FFMpeg was the first to integrate support for AV1 hardware encoding, and later some of the software that relies on the well-known open source encoder inherited FFMpeg. These include some of the most well-known software for anyone streaming videos and games, such as the latest releases of his Discord and his OSB for that matter. Software used for testing.

What should you expect? When describing NVENC AV1 performance, NVIDIA used two of the best-known criteria for evaluating compressed video streams: PSNR and VMAF scores.

Peak signal-to-noise ratio is a measure taken to evaluate the quality of a compressed image compared to the original image. AV1 is clearly superior.

The first shows the ratio between the signal level of the compressed video samples and the noise introduced by the compression. The second is a metric used to assess signal quality from a visual perspective rather than from an instrument perspective. opinion.

Fusion video of multi-method evaluation (VMAF) developed by Netflix to assess the perceived visual quality of compressed streams.

In both cases, the 1080p 60 fps stream at 4 Mbps performed significantly better than the H.264 stream, with the difference clearly decreasing as the compression decreased.

The Katana 15 B12V has a full HD monitor and we compared it at 1080p 60.

Cyberpunk with DLSS 3.0 and path tracing was chosen for two reasons. The first is the impact games have on the GPU, and the second is the existence of benchmarks that can be submitted in both AV1 and H.264. Since it’s the exact same clip, you can capture a few frames to compare quality.

Also, thanks to the benchmark, you can evaluate how many frames you lose when compressing with AV1 during playback.

Let’s start with a benchmark without active streaming sessions. Average FPS with path tracing, DLSS 3.0, RTX4060 is 63, min 27 fps, max 80 fps.

When I configure OBS for a live stream of 1080p H.264 with P6 quality level (hence excellent quality) and start a streaming session, the average FPS drops to 57.

With the AV1 encoder, the same quality profile, and always set to stream at a fixed 5 Mbps, the average is still 57 frames, so we can say: The GPU impact of AV1 compression compared to h.264 is virtually zero.

no streaming With h.264 streaming With AV1 streaming
63fps 57fps 57fps

Something is obviously lost when you stream or record while gaming. Average fps drops slightly, but really negligible. AV1 is heavy, but RTX handles it just like H.264.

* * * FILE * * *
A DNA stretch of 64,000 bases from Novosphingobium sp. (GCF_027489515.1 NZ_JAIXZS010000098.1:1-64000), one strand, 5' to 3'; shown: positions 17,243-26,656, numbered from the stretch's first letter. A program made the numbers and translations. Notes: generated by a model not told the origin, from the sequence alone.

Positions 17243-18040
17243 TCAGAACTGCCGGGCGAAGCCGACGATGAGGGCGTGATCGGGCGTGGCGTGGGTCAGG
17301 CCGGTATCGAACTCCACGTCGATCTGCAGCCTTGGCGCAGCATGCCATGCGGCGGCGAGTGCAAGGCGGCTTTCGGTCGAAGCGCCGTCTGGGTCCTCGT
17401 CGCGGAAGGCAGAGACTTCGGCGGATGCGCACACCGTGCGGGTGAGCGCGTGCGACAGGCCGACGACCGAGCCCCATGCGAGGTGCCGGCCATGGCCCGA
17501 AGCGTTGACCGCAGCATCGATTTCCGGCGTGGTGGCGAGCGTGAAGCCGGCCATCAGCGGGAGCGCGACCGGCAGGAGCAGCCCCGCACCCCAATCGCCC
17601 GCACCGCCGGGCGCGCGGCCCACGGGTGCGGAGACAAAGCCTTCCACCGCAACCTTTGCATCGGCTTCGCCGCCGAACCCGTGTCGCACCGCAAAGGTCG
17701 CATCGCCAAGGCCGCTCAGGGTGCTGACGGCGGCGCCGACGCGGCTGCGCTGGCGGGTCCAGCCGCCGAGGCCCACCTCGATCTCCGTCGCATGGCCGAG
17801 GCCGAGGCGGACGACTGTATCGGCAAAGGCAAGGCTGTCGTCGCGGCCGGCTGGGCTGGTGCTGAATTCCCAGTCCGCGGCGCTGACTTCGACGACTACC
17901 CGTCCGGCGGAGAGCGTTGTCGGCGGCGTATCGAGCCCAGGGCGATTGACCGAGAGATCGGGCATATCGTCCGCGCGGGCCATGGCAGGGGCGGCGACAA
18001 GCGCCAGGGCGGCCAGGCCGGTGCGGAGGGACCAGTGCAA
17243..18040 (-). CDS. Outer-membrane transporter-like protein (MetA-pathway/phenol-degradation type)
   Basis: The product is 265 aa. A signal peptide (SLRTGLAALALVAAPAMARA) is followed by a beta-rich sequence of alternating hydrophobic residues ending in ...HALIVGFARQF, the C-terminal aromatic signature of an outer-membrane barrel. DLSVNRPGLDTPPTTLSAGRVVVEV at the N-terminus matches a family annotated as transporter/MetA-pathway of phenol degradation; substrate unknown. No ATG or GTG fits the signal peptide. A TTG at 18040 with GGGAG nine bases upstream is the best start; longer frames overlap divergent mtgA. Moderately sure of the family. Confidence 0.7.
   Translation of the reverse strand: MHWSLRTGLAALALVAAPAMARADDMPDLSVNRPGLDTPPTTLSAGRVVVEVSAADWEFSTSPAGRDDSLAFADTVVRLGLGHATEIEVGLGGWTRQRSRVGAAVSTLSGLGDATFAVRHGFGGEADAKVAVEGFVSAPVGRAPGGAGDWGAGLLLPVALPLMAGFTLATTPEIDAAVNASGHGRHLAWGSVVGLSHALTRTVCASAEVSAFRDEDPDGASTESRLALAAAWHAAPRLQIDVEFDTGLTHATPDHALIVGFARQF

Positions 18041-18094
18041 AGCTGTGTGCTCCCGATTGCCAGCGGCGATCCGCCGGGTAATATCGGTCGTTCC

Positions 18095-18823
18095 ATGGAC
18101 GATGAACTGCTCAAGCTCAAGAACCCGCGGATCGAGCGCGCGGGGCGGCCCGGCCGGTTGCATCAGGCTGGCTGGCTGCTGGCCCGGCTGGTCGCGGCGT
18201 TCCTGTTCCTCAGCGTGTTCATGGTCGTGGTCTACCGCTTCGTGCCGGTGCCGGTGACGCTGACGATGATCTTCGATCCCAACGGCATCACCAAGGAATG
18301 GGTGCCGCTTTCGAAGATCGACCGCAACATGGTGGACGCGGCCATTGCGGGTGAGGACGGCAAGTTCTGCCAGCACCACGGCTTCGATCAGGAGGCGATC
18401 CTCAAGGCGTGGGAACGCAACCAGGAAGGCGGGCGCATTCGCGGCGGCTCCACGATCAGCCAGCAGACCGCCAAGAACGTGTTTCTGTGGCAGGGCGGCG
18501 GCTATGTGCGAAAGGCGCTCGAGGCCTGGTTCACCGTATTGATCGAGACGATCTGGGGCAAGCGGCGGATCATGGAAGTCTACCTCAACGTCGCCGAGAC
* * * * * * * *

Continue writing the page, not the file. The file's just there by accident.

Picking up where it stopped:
But if you look at some frames recorded while streaming, you can see dramatically higher levels in the AV1 stream at the same bitrate. Not only does the occasional macroblock disappear completely, as can happen, the resolution itself is also lost. Image is excellent. Below are some comparison screenshots with the same bitrate, same sequence, same starting quality but different codecs.

open original


open original


Here’s another series of captures from Death Stranding, always captured at 1080p and 4 Mbps data rate, where you can appreciate the difference in detail.

open original

open original

open original

In the 2 Mbps video clip below, you can see the difference between AV1 and older codecs like H.264, which are still most popular for game streaming. The difference is stark.

AV1 is a must-have step for anyone looking for streaming quality. NVIDIA RTX is a turnkey solution

As we’ve already seen last time, the Ada Lovelace architecture did a particularly good job with a very high performance/power ratio, especially in the laptop version. Thanks to DLSS 3.0, not only can you play games with ray tracing on your notebook at very good frame rates, However, given the number of games supported, this is actually normal.

Added another element to this: game streaming. The RTX 4060 we tested manages on a notebook thanks to an integrated AV1 encoder running in hardware. Transmit your game session with ray tracing at a much higher quality compared to traditional h.264 streaming.. It’s no small achievement. With AV1, you get the same visual perception boost as going from 720p to 1080p. It has no negative impact on end users. When game or event broadcasters submit their streams to Google, Discord, or Twitch servers, the servers convert the streams according to the compatibility of different clients. Sending in AV1 doesn’t mean that only people with computers with AV1 decoders can enjoy the stream. This means providing the server with a much higher quality source stream than usual. I streamed some Fortnite games to YouTube. The maximum AV1 quality was switched from OBS, and his VP9 converted stream from YouTube retained its original quality, albeit with minor differences.

AV1 is a true revolution and future in the world of video. A future where game streamers are already giving users a taste.